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'We're still not in great shape' | Conservation stressed as California's water crisis continues

Activists believe the state is focusing too much on individual consumption as opposed to the sectors that use more of the available water.

SACRAMENTO COUNTY, Calif. — With California in a water crisis, Governor Gavin Newsom spent the afternoon Tuesday at a salination plant in Los Angeles stressing the need for conservation.

Despite calls from top leaders like Newsom, water consumption went up in March in urban areas. 

“Compared to last year, we're slightly better," meteorologist Rob Carlmark said. "However, we're still not in great shape, not at all.”

Looking at the map from the U.S. drought monitor, red is the dominant color across the state. 

“The big problem with this year is that we didn't get - barely - any storms, not only for Southern California but for Northern California, and that leaves the whole state in a drought,” Carlmark said. 

The dry season is just getting started. Governor Newsom asked California households to reduce water usage by 15%, but the opposite happened. Compared to March last year, there was a 19% increase in water use.

Community Water Center (CWC), a nonprofit that works directly with small, rural communities of color to get clean drinking water, said the households they work with are already conserving as much water from their private wells as possible. It's the surrounding farms that they said are reducing the groundwater available to them. 

“You can't just look at an individual and ask them to conserve, though that's certainly part of it," Kelsey Hinton, with CWC, said. "There are these bigger issues that we need to be addressing, like who is using most of the water?”

When it comes to figuring out where most of the water is being used, it depends on who is being asked. 

50% of the state's water is dedicated to the environment. The Public Policy Institute of California said half of California’s environmental water use occurs in rivers along the state’s north coast. These waters are largely isolated from major agricultural and urban areas, and their wild and scenic status protects them from significant future development. 

Of the other 50% that's allowed to be used, agriculture makes up 80% of that usage. More than 9 million acres of farmland in California are irrigated.

For those that need to compete with agriculture and deepen their well, the cost is not cheap. 

“It's $30,000 minimum," Hinton said. "So we're talking about a car payment, house payments, something that nobody, especially if you're in a low income, rural setting, you don't necessarily have extra money.”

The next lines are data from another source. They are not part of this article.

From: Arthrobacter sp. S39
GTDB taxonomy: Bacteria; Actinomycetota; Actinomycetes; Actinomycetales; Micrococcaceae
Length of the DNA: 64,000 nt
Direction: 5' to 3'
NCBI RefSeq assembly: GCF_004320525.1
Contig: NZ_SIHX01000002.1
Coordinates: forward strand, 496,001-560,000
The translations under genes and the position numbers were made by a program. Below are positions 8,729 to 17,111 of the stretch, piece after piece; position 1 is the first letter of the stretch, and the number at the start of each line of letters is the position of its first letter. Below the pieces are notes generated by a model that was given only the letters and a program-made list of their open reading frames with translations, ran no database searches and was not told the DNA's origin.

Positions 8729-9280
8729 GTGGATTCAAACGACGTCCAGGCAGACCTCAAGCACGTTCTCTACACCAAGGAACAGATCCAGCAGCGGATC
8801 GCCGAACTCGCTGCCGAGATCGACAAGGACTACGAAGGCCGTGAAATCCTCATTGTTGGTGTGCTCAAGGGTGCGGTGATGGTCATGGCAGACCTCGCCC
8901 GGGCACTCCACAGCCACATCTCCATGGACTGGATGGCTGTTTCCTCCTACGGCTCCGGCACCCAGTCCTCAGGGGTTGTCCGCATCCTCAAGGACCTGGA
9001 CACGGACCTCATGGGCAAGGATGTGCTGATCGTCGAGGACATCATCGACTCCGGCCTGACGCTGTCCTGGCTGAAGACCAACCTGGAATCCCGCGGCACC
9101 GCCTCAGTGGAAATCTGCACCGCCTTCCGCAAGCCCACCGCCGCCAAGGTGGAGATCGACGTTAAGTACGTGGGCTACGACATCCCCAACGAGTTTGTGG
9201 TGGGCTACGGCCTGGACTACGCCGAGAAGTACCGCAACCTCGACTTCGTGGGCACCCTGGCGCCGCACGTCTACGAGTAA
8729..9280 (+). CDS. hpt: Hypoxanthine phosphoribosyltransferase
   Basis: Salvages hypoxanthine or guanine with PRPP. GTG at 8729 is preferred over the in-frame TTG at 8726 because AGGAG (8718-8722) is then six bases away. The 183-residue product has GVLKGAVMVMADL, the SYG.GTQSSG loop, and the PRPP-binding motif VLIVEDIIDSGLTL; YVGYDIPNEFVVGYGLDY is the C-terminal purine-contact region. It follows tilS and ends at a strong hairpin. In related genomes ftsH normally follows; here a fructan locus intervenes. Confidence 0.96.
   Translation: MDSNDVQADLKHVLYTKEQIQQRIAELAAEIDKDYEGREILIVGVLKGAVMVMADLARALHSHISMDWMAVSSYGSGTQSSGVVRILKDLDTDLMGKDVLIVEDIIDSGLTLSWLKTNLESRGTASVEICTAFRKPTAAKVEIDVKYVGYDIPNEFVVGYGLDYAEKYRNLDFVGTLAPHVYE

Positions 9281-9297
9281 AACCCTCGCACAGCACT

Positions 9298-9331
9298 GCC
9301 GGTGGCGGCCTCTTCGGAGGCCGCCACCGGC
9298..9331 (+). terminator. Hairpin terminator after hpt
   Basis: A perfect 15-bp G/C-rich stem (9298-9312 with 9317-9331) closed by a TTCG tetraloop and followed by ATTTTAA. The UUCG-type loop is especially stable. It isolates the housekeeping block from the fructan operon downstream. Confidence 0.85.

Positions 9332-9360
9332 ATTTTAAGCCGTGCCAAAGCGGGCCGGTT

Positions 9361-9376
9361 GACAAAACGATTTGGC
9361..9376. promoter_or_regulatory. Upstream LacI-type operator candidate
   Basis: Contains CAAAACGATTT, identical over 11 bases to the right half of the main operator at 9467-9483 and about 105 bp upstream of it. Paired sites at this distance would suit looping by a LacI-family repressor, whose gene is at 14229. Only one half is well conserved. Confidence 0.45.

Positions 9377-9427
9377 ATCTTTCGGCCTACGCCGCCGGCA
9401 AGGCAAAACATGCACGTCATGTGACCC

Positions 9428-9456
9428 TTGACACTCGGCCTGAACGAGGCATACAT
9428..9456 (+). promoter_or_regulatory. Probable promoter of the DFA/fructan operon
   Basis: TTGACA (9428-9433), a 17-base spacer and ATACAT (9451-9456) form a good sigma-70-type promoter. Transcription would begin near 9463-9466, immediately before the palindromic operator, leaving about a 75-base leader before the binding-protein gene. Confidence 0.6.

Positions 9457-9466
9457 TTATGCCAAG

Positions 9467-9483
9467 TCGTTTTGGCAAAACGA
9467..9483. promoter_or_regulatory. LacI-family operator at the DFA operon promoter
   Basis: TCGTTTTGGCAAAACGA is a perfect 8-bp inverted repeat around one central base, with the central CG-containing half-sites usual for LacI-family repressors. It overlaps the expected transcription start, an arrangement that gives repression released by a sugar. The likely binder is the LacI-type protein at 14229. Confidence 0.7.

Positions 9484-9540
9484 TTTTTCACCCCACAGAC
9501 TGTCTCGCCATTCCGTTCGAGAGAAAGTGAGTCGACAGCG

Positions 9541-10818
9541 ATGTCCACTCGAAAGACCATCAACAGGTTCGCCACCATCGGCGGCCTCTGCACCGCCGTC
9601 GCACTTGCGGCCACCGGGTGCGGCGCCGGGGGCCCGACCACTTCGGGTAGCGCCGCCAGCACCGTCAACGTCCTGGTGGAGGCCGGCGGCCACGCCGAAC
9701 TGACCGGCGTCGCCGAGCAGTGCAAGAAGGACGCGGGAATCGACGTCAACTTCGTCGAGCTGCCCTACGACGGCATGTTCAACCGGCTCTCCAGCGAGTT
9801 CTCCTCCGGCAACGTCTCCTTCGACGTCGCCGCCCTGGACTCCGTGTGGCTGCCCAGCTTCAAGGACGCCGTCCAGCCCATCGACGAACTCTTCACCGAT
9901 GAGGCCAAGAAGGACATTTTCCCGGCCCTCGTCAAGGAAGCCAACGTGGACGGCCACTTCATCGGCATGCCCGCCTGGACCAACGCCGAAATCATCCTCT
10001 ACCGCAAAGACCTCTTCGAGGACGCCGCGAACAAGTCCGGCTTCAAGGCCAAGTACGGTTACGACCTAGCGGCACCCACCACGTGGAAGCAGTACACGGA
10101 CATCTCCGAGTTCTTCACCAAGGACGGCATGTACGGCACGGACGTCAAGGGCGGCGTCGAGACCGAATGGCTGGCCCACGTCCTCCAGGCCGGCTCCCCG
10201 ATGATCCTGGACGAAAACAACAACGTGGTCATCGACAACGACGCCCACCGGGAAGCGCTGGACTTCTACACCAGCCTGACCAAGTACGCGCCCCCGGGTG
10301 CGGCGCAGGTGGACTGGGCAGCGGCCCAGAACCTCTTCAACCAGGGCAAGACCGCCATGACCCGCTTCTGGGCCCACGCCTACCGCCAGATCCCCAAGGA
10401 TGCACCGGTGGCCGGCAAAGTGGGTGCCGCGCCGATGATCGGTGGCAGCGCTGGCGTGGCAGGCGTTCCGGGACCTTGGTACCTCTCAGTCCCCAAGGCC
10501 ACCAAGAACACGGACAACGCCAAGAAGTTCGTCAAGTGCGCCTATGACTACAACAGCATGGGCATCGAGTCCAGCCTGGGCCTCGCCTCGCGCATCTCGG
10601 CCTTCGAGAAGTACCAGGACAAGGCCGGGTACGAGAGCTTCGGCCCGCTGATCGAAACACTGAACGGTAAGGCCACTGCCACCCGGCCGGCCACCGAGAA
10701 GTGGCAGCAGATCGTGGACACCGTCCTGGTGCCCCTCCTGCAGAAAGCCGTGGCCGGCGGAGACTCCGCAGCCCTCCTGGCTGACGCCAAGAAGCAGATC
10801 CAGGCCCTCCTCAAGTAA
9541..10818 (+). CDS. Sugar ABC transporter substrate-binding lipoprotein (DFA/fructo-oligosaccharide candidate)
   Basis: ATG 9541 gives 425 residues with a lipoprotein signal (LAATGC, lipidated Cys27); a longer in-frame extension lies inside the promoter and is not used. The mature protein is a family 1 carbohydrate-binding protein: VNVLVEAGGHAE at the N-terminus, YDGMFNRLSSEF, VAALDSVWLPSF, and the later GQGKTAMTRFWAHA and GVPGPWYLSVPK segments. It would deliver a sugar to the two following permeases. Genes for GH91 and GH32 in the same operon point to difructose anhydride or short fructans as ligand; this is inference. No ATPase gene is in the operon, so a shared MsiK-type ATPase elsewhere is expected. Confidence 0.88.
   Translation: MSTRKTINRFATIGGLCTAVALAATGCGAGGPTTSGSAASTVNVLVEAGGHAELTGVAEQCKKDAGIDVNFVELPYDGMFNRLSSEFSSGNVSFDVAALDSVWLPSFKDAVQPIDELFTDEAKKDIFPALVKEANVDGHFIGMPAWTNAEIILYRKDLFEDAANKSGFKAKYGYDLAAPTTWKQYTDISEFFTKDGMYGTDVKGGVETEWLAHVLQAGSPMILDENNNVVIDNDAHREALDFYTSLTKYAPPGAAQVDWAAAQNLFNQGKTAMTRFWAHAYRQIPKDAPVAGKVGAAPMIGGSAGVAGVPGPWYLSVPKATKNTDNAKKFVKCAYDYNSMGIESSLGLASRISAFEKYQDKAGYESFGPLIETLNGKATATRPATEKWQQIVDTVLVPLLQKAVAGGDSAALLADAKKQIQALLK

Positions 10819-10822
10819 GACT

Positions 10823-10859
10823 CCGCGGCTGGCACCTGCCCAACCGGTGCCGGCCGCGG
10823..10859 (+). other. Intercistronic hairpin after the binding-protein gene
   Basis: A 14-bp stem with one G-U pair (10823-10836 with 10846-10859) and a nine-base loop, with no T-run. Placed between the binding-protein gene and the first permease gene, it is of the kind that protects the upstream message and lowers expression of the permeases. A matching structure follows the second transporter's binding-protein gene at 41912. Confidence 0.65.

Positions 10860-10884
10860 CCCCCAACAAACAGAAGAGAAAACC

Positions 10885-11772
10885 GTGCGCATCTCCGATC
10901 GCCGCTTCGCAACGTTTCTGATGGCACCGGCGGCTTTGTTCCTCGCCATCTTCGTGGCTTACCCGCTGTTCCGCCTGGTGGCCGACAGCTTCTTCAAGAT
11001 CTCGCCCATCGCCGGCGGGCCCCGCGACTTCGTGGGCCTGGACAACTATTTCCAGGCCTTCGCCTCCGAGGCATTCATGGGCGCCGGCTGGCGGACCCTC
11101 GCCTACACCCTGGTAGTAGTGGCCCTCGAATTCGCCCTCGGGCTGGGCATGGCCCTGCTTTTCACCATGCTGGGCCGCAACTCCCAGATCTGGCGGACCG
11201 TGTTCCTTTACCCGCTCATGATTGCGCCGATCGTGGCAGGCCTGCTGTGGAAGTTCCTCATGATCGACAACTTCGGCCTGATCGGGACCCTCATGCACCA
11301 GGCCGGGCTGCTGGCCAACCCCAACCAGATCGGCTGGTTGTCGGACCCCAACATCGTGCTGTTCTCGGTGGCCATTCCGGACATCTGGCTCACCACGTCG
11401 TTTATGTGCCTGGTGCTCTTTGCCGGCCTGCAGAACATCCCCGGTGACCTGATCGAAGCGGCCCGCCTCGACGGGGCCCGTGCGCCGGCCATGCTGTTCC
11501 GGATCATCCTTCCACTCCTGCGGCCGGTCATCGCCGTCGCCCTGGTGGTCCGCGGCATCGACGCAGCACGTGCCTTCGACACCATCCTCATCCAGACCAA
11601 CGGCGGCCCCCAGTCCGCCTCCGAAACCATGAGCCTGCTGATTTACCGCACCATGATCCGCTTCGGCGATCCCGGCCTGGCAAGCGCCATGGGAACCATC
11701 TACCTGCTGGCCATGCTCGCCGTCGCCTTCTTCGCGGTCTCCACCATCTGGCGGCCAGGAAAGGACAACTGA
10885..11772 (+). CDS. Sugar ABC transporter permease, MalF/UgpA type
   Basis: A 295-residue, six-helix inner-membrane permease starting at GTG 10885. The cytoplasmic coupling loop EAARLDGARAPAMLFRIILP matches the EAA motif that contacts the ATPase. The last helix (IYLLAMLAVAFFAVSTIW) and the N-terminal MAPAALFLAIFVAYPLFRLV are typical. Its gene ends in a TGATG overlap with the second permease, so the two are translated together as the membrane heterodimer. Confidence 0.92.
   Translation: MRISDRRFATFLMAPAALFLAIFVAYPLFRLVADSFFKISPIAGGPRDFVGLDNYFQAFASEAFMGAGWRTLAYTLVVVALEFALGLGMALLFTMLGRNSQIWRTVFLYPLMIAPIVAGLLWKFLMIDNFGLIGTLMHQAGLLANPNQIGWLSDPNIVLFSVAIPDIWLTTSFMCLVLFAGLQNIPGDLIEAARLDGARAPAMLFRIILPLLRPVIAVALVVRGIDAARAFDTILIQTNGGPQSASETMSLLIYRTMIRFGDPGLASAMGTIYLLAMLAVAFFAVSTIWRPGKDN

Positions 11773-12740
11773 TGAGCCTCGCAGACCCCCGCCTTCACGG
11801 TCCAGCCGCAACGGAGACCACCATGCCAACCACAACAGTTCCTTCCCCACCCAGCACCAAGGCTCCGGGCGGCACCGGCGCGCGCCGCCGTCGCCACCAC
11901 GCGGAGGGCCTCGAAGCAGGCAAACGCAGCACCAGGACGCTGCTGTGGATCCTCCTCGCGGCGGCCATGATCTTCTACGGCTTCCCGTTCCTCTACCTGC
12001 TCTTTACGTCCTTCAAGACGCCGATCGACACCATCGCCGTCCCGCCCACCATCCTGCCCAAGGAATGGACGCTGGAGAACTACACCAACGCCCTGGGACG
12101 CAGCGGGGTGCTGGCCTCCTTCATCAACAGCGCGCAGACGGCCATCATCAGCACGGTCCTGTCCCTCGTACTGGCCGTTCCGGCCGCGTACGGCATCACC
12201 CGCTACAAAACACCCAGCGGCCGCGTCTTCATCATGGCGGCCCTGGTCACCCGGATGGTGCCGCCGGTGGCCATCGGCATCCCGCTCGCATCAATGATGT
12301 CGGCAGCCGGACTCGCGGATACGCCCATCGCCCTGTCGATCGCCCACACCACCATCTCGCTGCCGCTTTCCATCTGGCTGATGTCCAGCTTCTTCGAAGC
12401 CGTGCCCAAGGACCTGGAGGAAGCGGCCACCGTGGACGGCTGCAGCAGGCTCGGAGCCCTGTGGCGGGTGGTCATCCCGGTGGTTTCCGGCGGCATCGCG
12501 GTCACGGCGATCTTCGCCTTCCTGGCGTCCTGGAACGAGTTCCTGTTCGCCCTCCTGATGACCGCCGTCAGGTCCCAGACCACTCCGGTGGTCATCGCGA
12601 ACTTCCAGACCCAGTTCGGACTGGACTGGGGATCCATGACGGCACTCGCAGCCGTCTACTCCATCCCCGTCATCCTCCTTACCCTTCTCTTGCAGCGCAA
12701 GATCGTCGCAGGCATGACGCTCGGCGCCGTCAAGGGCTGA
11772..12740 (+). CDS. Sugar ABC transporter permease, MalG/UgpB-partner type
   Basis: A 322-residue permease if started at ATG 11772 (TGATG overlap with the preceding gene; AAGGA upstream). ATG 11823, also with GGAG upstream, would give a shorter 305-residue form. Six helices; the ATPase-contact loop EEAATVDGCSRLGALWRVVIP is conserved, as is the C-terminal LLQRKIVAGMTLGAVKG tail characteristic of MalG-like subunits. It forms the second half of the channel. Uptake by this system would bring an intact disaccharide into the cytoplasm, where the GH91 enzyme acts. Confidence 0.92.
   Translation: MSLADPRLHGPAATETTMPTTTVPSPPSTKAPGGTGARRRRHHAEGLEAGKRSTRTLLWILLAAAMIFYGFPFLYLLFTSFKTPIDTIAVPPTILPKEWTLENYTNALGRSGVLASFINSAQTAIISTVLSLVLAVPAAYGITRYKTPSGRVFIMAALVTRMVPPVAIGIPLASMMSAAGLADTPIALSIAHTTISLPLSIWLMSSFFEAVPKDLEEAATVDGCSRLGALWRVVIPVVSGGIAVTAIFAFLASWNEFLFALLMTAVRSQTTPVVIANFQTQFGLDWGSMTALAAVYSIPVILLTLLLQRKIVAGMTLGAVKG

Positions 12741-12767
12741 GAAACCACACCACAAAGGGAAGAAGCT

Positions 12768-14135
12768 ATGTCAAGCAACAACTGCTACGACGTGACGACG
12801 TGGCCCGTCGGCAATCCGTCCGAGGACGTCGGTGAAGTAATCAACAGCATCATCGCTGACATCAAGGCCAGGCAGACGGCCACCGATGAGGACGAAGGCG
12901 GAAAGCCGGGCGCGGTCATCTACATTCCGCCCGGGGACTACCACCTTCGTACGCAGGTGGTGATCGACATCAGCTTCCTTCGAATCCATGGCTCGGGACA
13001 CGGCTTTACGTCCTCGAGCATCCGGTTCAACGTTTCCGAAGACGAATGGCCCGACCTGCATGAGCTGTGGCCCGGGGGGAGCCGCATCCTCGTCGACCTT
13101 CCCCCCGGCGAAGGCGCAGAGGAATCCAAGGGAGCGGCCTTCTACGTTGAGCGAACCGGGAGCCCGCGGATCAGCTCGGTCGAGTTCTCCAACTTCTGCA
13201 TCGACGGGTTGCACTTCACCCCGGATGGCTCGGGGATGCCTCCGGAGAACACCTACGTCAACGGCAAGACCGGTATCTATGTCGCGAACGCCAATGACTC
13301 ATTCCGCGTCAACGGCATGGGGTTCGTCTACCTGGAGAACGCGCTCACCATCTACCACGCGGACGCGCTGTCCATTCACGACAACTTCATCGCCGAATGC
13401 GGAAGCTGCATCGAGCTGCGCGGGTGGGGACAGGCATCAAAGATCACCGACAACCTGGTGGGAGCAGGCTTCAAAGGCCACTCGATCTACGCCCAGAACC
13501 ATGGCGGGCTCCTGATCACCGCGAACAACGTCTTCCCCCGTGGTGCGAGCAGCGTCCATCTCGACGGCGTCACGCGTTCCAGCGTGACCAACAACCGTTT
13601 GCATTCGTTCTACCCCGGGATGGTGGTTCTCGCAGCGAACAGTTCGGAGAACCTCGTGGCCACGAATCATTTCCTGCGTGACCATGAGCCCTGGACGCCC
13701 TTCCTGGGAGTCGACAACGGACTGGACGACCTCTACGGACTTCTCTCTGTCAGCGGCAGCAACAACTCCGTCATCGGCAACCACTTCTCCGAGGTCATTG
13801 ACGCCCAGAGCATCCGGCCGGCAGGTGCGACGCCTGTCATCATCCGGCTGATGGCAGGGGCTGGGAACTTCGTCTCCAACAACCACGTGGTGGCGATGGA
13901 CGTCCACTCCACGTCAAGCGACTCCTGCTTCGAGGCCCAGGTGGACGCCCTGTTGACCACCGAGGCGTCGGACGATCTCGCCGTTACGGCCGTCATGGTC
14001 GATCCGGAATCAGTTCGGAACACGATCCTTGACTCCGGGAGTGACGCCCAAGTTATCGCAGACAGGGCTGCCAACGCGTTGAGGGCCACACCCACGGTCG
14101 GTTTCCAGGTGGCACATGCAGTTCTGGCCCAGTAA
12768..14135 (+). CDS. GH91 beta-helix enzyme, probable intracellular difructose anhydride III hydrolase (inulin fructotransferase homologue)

According to a map of wells in California, 188 reported drying up since March.

Hinton said that number could reach over 3,000 by the end of the year. 

One solution her group is fighting for is Assembly Bill 2201. She said it would allow groundwater agencies to see who is applying for a well permit and how deep it is, so that they can assess how it will impact surrounding communities. 

“Almond and alfalfa irrigation use about 3 trillion gallons of water per year,” Jessica Gable, with Food and Water Watch, said. 

Food and Water Watch said the fastest solution is for California to transition away from producing thirsty, year-round crops. However, that would be an uphill battle. California's almond industry is worth billions. 

Republican Assemblymember Devon Mathis said they are taking the wrong approach.

"Do you want your ag products being grown in another country? Yes or no? Do you want the same environmental standards, the same labor standards, the same protections that we put into our food that's grown here in the U.S.? Do you want to give that up to somebody else?" Mathis asked. 

Reservoirs are a key solution. Voters approved spending money for them in 2014, but those projects are predicted to take another eight years before they are all complete.  

Mathis argues if the state can build an arena in a year, they can build those reservoirs faster. 

"We built the Golden One stadium next to the Capitol in less than a year," he said. "If you want to build something in California, you can turn it on and get it built."


Water Drought: How a lack of water is impacting growing food in California

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